Whether or not the victim actually sustained a serious physical injury is another mitigating factor a Maryland first-degree assault lawyer who might use to refute the prosecution’s claims. If someone has to go in for surgery to correct the injury, it is fairly clear-cut and the jury is probably going to find that to be a first-degree assault. In a case that does not require very much medical treatment, it becomes a little less clear as to whether or not there was a serious physical injury, and a skilled attorney might use that uncertainty to mitigate on behalf of their client.
Maryland First-Degree Assault Penalties
Often the Maryland assault sentence will require a period of incarceration that defendant must complete, followed by a period of the sentence that is suspended. In these cases, the person is placed on a period of probation once they are released from incarceration. If they violate their probation, the judge has the option of imposing the three years that was suspended. A Maryland first-degree assault lawyer could impose some of the suspended sentence or all of it on behalf of the individual. However, that would be within the judge’s discretion.
The maximum penalty for a first-degree assault in Maryland is 20 years. Because it is a felony, it carries a very serious penalty. In Maryland, circuit courts a judge will use sentencing guidelines to determine what would be an appropriate sentence for the defendant. The guidelines for sentencing first-degree assault are very high, and they almost always include a prison sentence. First-degree assault is considered in Maryland to be a crime of violence. This means the defendant would have to complete at least 50 percent of their sentence before they would be eligible for parole.
Impacts of Assault Conviction
One consequence of Maryland first-degree assault is having to serve a prison sentence can have lasting consequences because it entails removing the person from their home, their employment, and their loved ones. That is a life-altering period after which they could be released into a negative situation where they may not have employment or a place to live.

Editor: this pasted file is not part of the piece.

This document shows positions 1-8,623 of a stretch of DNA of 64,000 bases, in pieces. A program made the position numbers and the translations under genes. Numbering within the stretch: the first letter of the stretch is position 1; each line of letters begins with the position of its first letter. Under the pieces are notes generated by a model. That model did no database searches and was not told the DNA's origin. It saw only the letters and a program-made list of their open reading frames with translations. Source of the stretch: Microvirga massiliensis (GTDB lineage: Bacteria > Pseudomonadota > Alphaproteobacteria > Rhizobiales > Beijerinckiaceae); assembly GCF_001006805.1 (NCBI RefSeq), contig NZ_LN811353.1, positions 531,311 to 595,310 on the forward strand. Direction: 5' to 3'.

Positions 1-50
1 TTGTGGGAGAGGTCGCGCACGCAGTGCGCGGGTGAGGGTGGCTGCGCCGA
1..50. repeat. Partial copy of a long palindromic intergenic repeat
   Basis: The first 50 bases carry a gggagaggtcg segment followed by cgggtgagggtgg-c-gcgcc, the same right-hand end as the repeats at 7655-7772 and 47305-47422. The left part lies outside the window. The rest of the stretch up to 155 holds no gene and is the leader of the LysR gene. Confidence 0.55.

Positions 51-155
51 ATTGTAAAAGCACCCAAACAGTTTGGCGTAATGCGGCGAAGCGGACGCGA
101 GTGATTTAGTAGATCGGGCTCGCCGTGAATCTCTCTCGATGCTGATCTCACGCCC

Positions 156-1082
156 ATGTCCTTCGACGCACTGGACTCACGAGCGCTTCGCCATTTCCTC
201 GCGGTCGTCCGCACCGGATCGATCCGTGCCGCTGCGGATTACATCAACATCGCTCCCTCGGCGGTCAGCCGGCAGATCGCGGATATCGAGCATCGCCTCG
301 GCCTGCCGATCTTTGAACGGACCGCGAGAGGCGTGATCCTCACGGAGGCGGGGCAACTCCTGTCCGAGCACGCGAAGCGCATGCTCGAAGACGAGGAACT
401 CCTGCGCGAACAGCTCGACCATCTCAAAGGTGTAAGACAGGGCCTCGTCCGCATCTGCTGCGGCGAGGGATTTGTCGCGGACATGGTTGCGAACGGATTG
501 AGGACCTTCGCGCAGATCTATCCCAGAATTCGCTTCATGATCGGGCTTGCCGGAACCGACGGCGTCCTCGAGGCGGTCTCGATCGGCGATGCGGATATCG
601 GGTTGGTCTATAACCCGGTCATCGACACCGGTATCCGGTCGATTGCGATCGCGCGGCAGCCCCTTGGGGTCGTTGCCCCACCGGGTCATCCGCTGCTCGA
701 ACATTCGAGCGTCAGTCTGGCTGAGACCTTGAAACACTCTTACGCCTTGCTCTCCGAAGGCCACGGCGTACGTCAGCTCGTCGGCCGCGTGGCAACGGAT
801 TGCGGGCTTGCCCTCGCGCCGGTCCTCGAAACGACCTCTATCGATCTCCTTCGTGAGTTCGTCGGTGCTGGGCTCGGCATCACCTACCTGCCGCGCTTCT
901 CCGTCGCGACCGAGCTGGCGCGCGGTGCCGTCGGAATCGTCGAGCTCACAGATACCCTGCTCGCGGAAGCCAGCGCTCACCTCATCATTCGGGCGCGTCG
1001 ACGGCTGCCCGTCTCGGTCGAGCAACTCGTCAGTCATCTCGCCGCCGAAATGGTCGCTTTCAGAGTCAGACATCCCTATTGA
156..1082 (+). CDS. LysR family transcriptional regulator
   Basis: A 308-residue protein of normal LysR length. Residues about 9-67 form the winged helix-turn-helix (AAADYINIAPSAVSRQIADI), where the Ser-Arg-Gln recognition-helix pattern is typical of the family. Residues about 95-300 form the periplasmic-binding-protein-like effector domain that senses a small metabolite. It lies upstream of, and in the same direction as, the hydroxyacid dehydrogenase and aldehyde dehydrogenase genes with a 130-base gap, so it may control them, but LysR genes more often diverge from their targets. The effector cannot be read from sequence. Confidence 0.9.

When a person has a serious conviction on their record, it could affect their ability to find an apartment to rent or to obtain employment, as potential landlords and employers can take a person’s criminal record into consideration. If charged, an individual should contact a Maryland first-degree assault lawyer because these consequences can linger for many years after their sentence is complete.
Retaining a Lawyer
An experienced attorney will understand the distinction between a second and first-degree assault and may have had previous cases where they successfully were able to argue that whatever happened did not rise to the level of a first-degree assault, or maybe was not an assault at all.
It is important to seek counsel from a Maryland first-degree assault lawyer who has handled other cases that involved a defense of self-defense because they must have all of the elements in place in order to argue it successfully to a jury. A person charged with assault will especially want to hire somebody who has a lot of jury trial experience and knows how to successfully persuade jurors to see the case from the defendant’s perspective.